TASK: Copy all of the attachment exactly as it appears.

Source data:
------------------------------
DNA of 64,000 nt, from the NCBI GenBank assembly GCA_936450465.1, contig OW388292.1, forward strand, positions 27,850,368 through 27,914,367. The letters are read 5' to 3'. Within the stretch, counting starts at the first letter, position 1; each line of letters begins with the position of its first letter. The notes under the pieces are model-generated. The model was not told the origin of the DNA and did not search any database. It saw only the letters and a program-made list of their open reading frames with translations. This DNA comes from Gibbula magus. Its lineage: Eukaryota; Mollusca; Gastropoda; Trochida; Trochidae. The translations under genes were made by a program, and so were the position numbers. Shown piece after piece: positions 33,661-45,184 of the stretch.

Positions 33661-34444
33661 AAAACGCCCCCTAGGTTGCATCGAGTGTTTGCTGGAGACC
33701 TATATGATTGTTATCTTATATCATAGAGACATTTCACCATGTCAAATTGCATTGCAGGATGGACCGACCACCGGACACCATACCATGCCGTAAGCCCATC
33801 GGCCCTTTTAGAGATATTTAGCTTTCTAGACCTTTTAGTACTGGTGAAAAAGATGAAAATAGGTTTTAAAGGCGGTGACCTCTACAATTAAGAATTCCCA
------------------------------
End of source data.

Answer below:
DNA of 64,000 nt, from the NCBI GenBank assembly GCA_936450465.1, contig OW388292.1, forward strand, positions 27,850,368 through 27,914,367. The letters are read 5' to 3'. Within the stretch, counting starts at the first letter, position 1; each line of letters begins with the position of its first letter. The notes under the pieces are model-generated. The model was not told the origin of the DNA and did not search any database. It saw only the letters and a program-made list of their open reading frames with translations. This DNA comes from Gibbula magus. Its lineage: Eukaryota; Mollusca; Gastropoda; Trochida; Trochidae. The translations under genes were made by a program, and so were the position numbers. Shown piece after piece: positions 33,661-45,184 of the stretch.

Positions 33661-34444
33661 AAAACGCCCCCTAGGTTGCATCGAGTGTTTGCTGGAGACC
33701 TATATGATTGTTATCTTATATCATAGAGACATTTCACCATGTCAAATTGCATTGCAGGATGGACCGACCACCGGACACCATACCATGCCGTAAGCCCATC
33801 GGCCCTTTTAGAGATATTTAGCTTTCTAGACCTTTTAGTACTGGTGAAAAAGATGAAAATAGGTTTTAAAGGCGGTGACCTCTACAATTAAGAATTCCCA